While the drone lingered through the open pews, echoing as a breath of hope, light, as the sun set, I opened my mouth and let the words of faith fill the church. Singing words I've heard since birth, words of unwavering love and sacrifice, using darkness and light to propel us into the unknown with heads held in strength. Without thinking of proper support, whether the notes were perfect, the phrases held together, I sang to my saving grace. I was fully in the moment and for the first time in years, I felt like not only was I a musician, I was a woman, a soldier, a mission, a child of God, with her eyes set on the darkness, prepared to move forward in any way toward the light, toward love, toward life.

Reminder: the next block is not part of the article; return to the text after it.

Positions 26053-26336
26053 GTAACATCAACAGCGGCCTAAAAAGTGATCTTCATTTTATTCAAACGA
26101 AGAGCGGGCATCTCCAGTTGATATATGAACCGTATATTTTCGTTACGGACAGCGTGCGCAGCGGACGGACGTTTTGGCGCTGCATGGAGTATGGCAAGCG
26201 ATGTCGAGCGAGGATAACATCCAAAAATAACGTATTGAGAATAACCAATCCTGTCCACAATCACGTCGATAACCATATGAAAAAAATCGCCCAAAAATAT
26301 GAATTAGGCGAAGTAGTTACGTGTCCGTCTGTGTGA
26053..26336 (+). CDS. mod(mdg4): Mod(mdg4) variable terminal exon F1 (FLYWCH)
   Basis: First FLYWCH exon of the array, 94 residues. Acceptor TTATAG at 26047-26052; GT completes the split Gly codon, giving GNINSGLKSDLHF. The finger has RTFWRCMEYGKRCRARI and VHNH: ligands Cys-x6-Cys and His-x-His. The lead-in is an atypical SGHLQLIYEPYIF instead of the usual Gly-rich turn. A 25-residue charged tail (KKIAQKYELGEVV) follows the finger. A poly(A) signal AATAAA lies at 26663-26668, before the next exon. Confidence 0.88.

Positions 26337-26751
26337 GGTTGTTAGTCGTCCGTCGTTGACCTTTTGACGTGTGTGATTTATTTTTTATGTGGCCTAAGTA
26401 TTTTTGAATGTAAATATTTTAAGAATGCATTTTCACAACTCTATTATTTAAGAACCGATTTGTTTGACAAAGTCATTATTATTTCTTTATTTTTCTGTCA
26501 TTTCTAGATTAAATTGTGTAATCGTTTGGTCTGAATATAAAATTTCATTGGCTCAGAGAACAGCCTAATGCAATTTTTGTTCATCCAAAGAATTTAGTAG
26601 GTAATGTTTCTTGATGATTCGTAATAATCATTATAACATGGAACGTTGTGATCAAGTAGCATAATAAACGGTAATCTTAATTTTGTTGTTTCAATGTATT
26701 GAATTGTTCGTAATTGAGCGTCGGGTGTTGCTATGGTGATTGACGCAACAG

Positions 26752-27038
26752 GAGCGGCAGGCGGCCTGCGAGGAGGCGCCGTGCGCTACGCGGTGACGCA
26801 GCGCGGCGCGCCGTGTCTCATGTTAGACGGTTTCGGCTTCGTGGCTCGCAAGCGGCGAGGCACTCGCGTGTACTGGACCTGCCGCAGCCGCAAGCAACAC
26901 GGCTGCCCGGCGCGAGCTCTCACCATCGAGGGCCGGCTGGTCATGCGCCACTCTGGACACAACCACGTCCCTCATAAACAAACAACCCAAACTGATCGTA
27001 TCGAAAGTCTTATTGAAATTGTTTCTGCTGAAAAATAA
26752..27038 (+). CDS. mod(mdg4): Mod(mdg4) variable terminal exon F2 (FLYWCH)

Unfortunately, you probably wont see me marching down the street in a "Jesus is my Homeboy" t-shirt, mostly because I don't think Spencer's Gift Store still sells them. My faith is mine and mine alone. It may not be the same as my parents, friends, family or colleagues, or even the church I attend, but I've learned that that's not what makes it important. It's knowing that when I look up into the clouds, take a moment to breathe, or even just a step ahead, I'm doing it because I choose to, because I have hope for the light after the darkness, that even in the moments when the sun just doesn't seem to want to shine, I know that I am not alone in the dark. That even in the darkest of times, a moment is just a moment, live it and move on, and with a song in my heart and joy in my soul, those moments of darkness make the sun rise glow even brighter.
"I sing because I'm happy. I sing because I'm free."